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Trian Files Definitive Proxy Statement for Disney’s 2024 Annual Meeting and Recommends “Withhold” on Directors Michael B.G. Froman and Maria Elena Lagomasino

Sends Letter to Disney Shareholders Highlighting Need for Enhanced Director Focus, Alignment and Accountability and Asking its Owners to Vote for Change to Ensure a Better Future

Urges Shareholders to Vote “FOR” Nelson Peltz and James A. (“Jay”) Rasulo on the BLUE Proxy Card

NEW YORK, Feb. 01, 2024 (GLOBE NEWSWIRE) -- The Trian Group,1 which beneficially owns $3 billion of common stock in The Walt Disney Company (NYSE: DIS) (“Disney” or the “Company”), today filed its definitive proxy statement with the Securities and Exchange Commission in connection with its nomination of Nelson Peltz and James A. (“Jay”) Rasulo for election to the Disney Board of Directors (the “Board”) at the Company’s 2024 Annual Meeting of Shareholders and released a letter to its fellow Disney shareholders. The full text of the letter is below and available to view online at:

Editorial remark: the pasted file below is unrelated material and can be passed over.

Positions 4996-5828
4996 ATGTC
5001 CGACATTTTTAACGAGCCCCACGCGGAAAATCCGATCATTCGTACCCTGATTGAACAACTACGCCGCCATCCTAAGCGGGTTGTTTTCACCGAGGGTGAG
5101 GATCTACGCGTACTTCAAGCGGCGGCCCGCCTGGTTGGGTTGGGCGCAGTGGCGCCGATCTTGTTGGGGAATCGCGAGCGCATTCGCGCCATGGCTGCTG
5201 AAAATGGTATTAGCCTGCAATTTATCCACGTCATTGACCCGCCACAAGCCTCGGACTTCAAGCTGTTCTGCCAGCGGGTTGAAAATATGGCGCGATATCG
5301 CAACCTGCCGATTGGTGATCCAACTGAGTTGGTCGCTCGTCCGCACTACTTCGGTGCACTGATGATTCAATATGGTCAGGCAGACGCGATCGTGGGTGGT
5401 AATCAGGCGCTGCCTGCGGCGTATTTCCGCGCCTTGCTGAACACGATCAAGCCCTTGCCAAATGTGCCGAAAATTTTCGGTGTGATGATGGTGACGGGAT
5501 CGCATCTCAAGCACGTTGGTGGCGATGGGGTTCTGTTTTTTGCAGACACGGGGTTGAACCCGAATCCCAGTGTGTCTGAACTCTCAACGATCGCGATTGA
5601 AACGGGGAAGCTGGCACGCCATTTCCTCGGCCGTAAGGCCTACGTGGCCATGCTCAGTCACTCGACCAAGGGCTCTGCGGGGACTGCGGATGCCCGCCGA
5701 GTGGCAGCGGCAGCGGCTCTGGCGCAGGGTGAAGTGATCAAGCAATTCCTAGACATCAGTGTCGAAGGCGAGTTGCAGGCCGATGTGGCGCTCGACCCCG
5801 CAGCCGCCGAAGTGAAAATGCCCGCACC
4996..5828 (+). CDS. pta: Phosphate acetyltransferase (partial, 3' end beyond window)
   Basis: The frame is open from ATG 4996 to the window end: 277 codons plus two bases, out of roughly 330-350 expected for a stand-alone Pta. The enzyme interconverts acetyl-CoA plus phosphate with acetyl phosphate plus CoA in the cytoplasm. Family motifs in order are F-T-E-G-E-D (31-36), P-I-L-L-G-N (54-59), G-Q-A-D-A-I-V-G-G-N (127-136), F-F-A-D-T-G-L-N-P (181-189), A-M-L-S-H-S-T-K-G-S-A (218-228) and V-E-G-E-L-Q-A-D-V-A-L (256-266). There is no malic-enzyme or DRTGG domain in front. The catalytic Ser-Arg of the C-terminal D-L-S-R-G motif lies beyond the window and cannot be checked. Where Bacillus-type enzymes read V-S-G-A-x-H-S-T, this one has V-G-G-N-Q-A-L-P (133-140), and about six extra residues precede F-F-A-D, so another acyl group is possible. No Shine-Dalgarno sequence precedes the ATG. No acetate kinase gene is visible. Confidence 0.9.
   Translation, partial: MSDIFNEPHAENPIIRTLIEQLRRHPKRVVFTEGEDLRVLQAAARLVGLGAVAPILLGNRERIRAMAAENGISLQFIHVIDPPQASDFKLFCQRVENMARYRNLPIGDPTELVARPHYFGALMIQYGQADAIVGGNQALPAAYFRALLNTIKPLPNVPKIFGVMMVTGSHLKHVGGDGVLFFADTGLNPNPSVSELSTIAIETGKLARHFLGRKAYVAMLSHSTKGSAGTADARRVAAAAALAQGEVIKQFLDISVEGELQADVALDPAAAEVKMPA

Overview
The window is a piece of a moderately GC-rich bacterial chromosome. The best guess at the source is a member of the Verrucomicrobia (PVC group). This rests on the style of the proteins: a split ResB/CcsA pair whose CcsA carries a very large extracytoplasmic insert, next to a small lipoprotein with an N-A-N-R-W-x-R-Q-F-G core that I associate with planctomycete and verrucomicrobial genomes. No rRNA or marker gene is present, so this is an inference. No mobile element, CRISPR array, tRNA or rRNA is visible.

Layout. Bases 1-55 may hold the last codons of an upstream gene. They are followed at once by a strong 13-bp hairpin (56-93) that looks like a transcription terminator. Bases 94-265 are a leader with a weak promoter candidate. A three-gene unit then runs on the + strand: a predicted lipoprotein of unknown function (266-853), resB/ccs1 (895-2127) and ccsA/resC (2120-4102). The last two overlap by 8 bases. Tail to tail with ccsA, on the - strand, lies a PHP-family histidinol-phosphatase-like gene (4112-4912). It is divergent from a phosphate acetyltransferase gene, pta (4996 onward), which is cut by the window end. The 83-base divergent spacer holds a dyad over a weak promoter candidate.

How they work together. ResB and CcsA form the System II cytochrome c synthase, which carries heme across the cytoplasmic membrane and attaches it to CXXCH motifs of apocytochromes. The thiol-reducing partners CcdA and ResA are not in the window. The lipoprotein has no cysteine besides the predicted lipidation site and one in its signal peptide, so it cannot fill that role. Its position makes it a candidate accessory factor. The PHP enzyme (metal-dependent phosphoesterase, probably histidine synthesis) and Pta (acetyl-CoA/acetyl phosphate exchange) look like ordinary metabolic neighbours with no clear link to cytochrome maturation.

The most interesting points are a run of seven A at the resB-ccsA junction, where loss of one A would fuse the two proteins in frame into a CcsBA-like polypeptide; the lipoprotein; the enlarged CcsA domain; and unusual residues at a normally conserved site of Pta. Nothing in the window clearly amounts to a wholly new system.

February 1, 2024

Dear Fellow Walt Disney Company Shareholder:

The Trian Group1 owns more than $3 billion of shares of The Walt Disney Company.

Like you, we are enthusiastic owners of this iconic company because we believe Disney is the leading media and entertainment business, with outstanding assets:

  • Beloved franchises like Star Wars and Marvel;
  • Disney and Pixar Animation Studios, which produced some of the greatest films of all time;
  • Theme parks and cruise lines that attract millions of people from around the world each year; and
  • Disney+, an emerging streaming giant with a library of enviable content.

Disney occupies a unique place in the hearts of millions of people with its deep history of captivating stories while creating unforgettable experiences.

Despite Disney’s enviable and unique position in media and entertainment, its stock price is half what it was less than three years ago and Disney shareholders – like you and us – have collectively lost nearly $200 billion of our investment in that time.2 Disney’s recent creative efforts have disappointed its once-loyal customer base and have caused losses for shareholders. Disney was forced to cut its dividend and only recently restored it3 – meanwhile shareholders missed out on more than $12 billion in expected distributions between 2020 and 2023.4

Disney’s stock is down over the last one, three and five years. In fact, over those time periods, Disney’s total shareholder return (“TSR”) has significantly underperformed the stocks of other media and entertainment companies, despite Disney’s superior assets, capabilities and businesses. Disney’s TSR has underperformed the S&P 500 by a wide margin over each of those time periods, too.5